As mentioned previously, home insurance does provide limited coverage for water damage caused by certain faulty plumbing systems. However, when it comes to actual flood insurance, policies tend to offer two types of coverage: building coverage and contents coverage. It’s important to note that, in many cases, you will have to purchase two separate policies to cover each aspect of coverage.
Building coverage involves the actual structure of your home or business property. To be more specific, it covers the costs of repair/replacement of the following:
Foundation walls, staircases, and anchorage systems
Electrical and plumbing systems
Central air conditioning
Furnaces and water heaters
Permanently installed features, such as carpeting and paneling
Solar energy equipment, fuel tanks, and well-water pumps
Refrigerators, cooking stoves, and dishwashers
Contents coverage, on the other hand, focuses more on any items inside of—but not necessarily part of—your home or business. Contents coverage generally includes:
Carpets that fall outside of building coverage (such as those installed over wood flooring)
Portable/window air conditioners
Appliances, such as microwave ovens, washers, and dryers
Personal property, such as clothing, furniture, and electronic equipment
Highly valuable objects, such as jewelry and fine art
Of course, flood insurance policies can vary in terms of what and how much they cover. If you want to get a truly clear picture of what is protected and what is not, make sure you read the terms and details of a given policy. This way, you can choose the right plan that covers everything you need without the surprise of unpleasant gaps in coverage.
As with virtually all forms of insurance, there are exceptions to what your policy will cover. The most important thing to consider is that water damage must be caused by a flood to qualify for coverage. The definition of a flood—as it pertains to insurance—is an inundation of water in a normally dry place, affecting at least two acres of land or two properties. Anything that doesn’t fit this definition will likely not be covered by flood insurance.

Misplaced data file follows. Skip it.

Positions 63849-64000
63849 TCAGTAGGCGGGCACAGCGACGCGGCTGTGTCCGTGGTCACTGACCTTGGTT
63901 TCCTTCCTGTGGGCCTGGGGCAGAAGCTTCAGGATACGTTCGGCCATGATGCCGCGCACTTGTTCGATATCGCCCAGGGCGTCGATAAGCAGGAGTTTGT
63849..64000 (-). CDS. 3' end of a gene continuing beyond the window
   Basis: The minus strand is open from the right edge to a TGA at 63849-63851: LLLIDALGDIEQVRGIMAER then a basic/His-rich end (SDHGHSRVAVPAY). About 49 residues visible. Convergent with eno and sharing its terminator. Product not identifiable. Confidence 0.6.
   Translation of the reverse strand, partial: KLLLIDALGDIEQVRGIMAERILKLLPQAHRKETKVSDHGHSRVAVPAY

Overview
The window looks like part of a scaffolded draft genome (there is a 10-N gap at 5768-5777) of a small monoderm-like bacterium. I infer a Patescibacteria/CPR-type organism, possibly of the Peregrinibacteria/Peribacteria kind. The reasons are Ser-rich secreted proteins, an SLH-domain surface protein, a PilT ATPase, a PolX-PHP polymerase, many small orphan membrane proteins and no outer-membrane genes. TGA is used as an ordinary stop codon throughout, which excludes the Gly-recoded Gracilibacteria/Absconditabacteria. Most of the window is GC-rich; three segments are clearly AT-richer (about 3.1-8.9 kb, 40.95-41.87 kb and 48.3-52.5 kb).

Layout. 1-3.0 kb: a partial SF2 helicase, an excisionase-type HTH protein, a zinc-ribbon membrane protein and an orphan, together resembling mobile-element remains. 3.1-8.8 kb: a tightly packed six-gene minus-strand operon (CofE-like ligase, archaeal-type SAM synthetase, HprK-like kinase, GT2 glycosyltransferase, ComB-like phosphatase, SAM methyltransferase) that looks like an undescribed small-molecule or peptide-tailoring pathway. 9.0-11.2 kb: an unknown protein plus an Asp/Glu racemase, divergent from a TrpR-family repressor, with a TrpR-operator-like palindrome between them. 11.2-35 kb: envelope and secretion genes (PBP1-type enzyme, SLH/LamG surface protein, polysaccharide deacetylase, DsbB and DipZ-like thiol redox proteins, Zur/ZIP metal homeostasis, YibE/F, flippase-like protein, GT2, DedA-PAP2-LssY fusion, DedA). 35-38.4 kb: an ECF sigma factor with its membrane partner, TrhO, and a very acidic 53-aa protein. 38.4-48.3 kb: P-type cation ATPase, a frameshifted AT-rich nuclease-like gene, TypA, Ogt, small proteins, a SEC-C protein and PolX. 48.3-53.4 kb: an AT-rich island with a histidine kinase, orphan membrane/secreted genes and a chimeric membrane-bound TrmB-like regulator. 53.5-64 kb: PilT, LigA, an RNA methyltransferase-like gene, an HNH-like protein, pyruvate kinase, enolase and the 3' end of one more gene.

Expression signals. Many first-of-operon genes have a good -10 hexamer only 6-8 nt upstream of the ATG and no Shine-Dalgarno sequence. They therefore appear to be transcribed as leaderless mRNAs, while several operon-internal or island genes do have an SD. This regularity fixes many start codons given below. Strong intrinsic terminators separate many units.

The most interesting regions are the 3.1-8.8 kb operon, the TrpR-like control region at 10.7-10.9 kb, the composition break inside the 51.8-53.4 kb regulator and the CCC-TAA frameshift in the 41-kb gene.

In addition, there are a handful of more specific exceptions to consider. The following items are not covered by flood insurance:
Temporary living expenses (such as hotel costs, meal costs, etc.) incurred if your home is uninhabitable due to flooding
Mold damage that was not caused by flooding or that could have been mitigated by the owner
Loss of income caused by the disruption of business operations
Any features outside of the main building structure, such as fences, patios, swimming pools, or decks
Any precious metals or papers, such as currency or stocks
Automobiles or other self-propelled vehicles
Depending on what kind of home insurance you hold, it’s very likely that a flood insurance policy will be less expensive than that, although that doesn’t mean that it will be cheap. According to the NFIP, the average flood insurance policy in Mississippi costs around $700 a year, or roughly $58 a month.
If you’re looking to get a clear picture of how much a policy will cost you, make sure you take into account the different sources of flood insurance. Varying insurance agencies can bring an equally varied set of costs from flood insurance premiums, deductibles, and coverage limits.
There are a couple of reliable ways to get flood insurance: through the National Flood Insurance Program ( NFIP ) or through private insurance companies.